How Do You Know

Written Fall of 2009

An attempt at humorous sarcasm

How do you know that your life sucks?  Is it when you quit your medical editing job to teach at a Mennonite high school, only to have the students organize a petition to have you fired?  Or is it when you see your church of 16 years argue and disagree over whether a sex offender should attend our services?

Well, 2008 was a doosey of a year where I experienced both of these…and lived to tell about it.  For awhile I thought I might have to take my life, but then I decided to write.  I’d write about these awful experiences and perhaps show others that there is life after public humiliation and church dissension.

The public humiliation came in 2009 when I went to hear the seniors speak from the Mennonite high school where I had taught.  I listened to 11 speeches and 4 mentioned me.  That seemed like a high percentage when I was only there for 5 months out of their 4 years.  Well, I knew I was in trouble when one of them started sounding very angry about reading only one book during her high school career.  She had read the Great Gatsby and it had been in my class.  No need to get a puffed head though because she was “made to read the book out loud every day.”  And if that weren’t bad enough, the teacher (me) made her behave or threatened to call her parents.  Well, they showed this teacher.  They got a petition signed to have her fired!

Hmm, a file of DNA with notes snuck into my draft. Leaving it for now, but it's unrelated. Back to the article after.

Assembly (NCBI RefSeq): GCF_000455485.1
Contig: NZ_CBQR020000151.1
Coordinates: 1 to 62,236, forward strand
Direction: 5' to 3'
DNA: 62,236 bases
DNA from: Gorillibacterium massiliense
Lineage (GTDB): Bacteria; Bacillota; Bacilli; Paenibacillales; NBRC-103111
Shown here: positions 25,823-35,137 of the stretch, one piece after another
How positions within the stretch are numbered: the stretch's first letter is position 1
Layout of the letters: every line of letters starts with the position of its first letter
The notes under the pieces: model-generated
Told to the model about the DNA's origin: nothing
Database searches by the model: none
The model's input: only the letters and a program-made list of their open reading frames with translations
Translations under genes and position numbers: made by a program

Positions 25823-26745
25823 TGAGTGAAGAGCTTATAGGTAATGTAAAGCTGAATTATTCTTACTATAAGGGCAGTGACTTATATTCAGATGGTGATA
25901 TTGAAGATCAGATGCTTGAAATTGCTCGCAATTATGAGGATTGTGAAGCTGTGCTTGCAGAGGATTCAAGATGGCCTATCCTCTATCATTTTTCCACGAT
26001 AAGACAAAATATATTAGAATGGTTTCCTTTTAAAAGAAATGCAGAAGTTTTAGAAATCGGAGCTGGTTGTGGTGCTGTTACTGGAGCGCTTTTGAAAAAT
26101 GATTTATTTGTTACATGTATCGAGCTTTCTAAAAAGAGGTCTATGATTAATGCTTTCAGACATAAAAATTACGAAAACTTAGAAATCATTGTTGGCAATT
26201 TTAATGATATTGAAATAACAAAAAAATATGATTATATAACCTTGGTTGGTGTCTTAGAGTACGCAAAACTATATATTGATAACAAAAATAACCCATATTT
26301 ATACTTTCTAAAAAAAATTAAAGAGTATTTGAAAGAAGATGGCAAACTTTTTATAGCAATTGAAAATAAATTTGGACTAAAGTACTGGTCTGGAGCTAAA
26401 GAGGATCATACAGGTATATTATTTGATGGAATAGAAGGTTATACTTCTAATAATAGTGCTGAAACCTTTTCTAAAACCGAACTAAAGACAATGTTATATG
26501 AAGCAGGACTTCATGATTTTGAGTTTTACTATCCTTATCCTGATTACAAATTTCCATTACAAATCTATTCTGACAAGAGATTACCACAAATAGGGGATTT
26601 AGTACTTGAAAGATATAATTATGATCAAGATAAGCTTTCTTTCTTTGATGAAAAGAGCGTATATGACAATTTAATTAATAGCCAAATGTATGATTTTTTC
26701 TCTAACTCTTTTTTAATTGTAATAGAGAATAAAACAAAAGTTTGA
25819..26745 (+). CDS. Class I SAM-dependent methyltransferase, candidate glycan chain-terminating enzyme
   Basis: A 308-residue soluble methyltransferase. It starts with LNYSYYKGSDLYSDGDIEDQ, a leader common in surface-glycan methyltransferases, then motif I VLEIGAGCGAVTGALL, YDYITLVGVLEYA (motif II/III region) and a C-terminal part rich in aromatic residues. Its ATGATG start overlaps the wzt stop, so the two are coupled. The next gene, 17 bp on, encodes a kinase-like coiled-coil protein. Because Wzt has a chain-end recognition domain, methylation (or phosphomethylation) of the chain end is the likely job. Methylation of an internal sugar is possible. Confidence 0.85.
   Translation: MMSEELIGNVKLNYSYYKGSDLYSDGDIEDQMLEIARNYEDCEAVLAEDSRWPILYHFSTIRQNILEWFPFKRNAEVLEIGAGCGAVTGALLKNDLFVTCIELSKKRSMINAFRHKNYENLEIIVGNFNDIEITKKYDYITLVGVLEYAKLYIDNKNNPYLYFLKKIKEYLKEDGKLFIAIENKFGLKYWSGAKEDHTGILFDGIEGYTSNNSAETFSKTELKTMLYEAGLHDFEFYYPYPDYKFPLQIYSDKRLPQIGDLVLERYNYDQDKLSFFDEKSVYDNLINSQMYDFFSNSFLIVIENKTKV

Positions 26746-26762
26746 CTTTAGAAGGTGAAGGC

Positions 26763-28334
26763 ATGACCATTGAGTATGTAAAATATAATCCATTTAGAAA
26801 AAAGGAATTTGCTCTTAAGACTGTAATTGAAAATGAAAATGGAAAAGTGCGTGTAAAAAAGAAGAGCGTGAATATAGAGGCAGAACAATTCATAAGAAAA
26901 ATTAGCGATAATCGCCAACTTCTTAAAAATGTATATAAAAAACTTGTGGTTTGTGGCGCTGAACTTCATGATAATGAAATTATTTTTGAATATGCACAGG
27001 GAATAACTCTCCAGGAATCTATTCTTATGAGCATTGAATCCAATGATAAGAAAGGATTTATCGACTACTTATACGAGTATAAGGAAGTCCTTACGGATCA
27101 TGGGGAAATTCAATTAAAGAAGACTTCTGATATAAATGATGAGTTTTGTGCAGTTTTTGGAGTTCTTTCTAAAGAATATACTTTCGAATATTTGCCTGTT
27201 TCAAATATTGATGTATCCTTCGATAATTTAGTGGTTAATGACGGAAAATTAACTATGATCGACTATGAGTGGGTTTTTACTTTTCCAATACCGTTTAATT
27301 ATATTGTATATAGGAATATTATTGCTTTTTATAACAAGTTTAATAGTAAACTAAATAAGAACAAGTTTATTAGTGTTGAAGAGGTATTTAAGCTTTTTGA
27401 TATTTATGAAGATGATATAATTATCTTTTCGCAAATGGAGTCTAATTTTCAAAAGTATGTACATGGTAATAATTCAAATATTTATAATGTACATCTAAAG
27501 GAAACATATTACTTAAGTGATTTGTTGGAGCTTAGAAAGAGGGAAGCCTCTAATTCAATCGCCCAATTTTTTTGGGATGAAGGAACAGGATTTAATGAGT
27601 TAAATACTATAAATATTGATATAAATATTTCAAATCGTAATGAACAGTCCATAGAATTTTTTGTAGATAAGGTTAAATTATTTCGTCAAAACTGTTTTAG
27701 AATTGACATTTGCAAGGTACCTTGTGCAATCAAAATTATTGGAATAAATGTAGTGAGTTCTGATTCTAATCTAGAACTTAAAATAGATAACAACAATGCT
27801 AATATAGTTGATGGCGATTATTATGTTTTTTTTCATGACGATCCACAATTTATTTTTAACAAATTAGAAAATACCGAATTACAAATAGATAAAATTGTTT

OK, well how do you quietly get up from a speech such as this without being noticed?  Do you talk to a few persons afterwards, casually acting like it didn’t faze you that you were discussed as if you were a neurotic teacher from hell?  Or do you slink out of the room with your head down as if the shame may erase the forged memory from people’s brains?  And how do you face the many persons, some friends, that were in that room listening to the speech?  Do you mention the fact that you feel like a piece of refuse that might as well jump off a bridge …or do you ignore the subject totally, keeping your pasted smile placid?  Is it appropriate that for the next few weeks whenever someone asks you how you’re doing, you assume they are referring to how embarrassed you must be? Is there hope for the publically humiliated teachers of this world?  Or is it best to just quietly pretend it didn’t happen….and look for other employment?

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2 thoughts on “How Do You Know

    • Thanks, Mary. I’m still dealing with the psychological effects of that experience, but haven’t tried high school teaching since. The hardest part is just wondering why I seemed to feel so called to take that position and even quit my job…only to have it end so horribly. One of my life’s mysteries, I guess. Thanks!

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